The sun was shining and Sophie’s resting place was so peaceful. I was sad to see yet another baby has been laid to rest in the baby garden since I last visited. A little boy, the flowers were still fresh from his funeral so it must have been recent (maybe today or yesterday), and I walked over to his little bed and looked at the beautiful flowers, a gorgeous blue and white floral arrangement saying ‘Brother’ stood out to me and made me think about how my own children coped with such a horrific day, I was so proud of them that day. I thought about his family for a moment, fresh in their grief wondering how they were. I can imagine their pain as they try to move forward for their other children, and try to build a life with a piece missing. I absolutely hate it when I see more graves filled in, but what I hate more is seeing freshly dug graves; because I know that the next day there will be yet another family saying their goodbyes to their child… It happens too often and I feel for each and every family.

I sat by Sophie’s grave cleaning and polishing the granite headstone and kerb, and started to talk to her about looking after the newest little boy. I rearranged all her little ornaments and put some fresh flowers in the vase, and I just sat and talked for ages. It was quite an emotional visit, not just because I was visiting my daughters grave, but because I had been feeling so very guilty recently… I hadn’t been able to visit her for a couple of months; it’s not that I couldn’t get there, and it’s not that I didn’t want to… I just couldn’t get passed the cemetery gates! I had no idea where this sudden feeling had come from but I would get to the cemetery gates, my legs would go to jelly, I’d feel really quite sick, and I literally couldn’t go any further! But today I was determined! I was going to see my daughter and I was going to push through that feeling! And I did! I spent quite a long time there today, talking and just sitting! It was really very peaceful and after I got back home I just wanted to go there again! So, I did!!!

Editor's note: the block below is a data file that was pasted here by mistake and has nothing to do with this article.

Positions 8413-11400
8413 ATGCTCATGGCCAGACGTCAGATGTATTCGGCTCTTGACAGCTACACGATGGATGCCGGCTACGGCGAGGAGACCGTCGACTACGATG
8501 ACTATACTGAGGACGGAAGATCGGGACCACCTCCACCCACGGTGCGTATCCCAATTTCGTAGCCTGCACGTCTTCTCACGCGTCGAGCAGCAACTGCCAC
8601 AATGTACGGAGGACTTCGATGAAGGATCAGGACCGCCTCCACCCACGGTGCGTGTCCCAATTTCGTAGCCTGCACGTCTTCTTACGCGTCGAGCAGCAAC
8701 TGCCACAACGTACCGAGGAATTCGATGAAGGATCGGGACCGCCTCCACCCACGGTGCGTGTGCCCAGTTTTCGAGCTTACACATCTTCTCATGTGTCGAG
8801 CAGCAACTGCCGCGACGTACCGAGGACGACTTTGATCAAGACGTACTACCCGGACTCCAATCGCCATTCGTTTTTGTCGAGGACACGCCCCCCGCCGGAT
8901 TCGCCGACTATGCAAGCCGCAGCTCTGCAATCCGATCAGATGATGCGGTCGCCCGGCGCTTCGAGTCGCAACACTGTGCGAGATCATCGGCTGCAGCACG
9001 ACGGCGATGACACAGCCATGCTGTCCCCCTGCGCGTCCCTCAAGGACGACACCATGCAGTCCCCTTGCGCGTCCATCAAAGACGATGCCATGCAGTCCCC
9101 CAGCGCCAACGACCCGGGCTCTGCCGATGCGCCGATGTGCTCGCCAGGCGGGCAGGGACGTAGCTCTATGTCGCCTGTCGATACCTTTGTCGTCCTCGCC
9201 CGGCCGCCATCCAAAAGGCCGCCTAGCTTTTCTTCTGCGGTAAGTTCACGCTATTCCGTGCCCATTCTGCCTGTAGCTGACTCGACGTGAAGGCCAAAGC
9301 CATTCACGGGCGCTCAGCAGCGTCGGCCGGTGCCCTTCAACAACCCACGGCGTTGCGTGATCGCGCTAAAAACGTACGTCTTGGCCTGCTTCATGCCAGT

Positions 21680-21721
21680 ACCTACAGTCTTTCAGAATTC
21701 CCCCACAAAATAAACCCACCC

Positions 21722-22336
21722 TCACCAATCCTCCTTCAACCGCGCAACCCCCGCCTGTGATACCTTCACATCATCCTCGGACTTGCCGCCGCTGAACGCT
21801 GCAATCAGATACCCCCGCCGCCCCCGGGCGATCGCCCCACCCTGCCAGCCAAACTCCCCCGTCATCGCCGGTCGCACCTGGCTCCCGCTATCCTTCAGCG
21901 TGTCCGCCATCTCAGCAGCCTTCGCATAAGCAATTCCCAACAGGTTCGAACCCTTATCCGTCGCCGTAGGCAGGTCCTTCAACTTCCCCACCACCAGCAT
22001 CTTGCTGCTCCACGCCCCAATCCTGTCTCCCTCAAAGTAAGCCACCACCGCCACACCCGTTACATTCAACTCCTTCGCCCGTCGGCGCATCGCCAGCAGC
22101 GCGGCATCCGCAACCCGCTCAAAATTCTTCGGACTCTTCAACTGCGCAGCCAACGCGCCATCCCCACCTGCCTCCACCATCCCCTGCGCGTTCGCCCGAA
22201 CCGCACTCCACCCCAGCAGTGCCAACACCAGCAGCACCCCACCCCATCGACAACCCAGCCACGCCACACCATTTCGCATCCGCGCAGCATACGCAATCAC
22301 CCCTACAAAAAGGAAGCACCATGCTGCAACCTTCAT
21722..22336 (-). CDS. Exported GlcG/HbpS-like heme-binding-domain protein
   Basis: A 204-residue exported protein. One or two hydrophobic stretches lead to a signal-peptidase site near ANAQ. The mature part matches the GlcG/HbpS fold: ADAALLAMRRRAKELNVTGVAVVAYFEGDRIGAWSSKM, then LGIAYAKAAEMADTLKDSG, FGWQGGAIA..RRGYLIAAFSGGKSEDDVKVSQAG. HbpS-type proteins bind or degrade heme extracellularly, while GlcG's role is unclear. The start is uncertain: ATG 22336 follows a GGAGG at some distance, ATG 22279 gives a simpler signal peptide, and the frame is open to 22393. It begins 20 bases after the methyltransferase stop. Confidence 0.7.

I spend so much time supporting others through loss, and today the members from my Facebook group ‘Sophie’s Angels’ and my friends group ‘Otis and Friends’ were the ones propping me up! And I can’t thank them enough!

The photos below show how her resting place looks now.

 

 

I want my baby back!

When I say to people that ‘I’m having a moment because I miss Sophie’, why do they then insist on saying ‘still? Do you think you need help?’. I find it upsetting that I can’t just tell people why I’m feeling sad, all I want is a hug and for them to say, ‘I know, and you have every right to be’. I do have a right to be sad, it doesn’t happen all the time, I don’t sit there every day feeling upset, down or depressed… but I do have every right to miss Sophie.

To put my loss into perspective Sophie has been gone for 16 months… That is not a huge amount of time, regardless of what people think. During those 16 months, my family have been through hell and back, but we still keep pulling through and I am so thankful for the family I have got. However, that does not make Sophie’s death less important and right now all I can think of is I want my baby back! She should be here and not buried in the cold, hard ground… it’s not right, it’s not fair, and it never will be.

Sophie was born sleeping on 11th March 2016 at 2.09pm, that was 490 days, 18 hours and 21 minutes ago; that is not enough time for me to stop feeling sad! Even if I break it down further to 706,701 minutes… it sounds longer but it really isn’t! Every single one of these days I have felt sad moments and moments of regret, I relive what could have, and should have, happened to save Sophie; and I have flashbacks and remember exact conversations that I had with the doctors after Sophie died.

So, for everyone who thinks I should ‘be over’ my daughter’s death by now, but has never experienced the loss of a child… you have absolutely no idea what you are talking about and I hope you never do; because pain like this I wouldn’t wish on my worst enemy. This is a lifetime of pain and a lifetime of guilt and regrets.

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Placental Insufficiency

Overview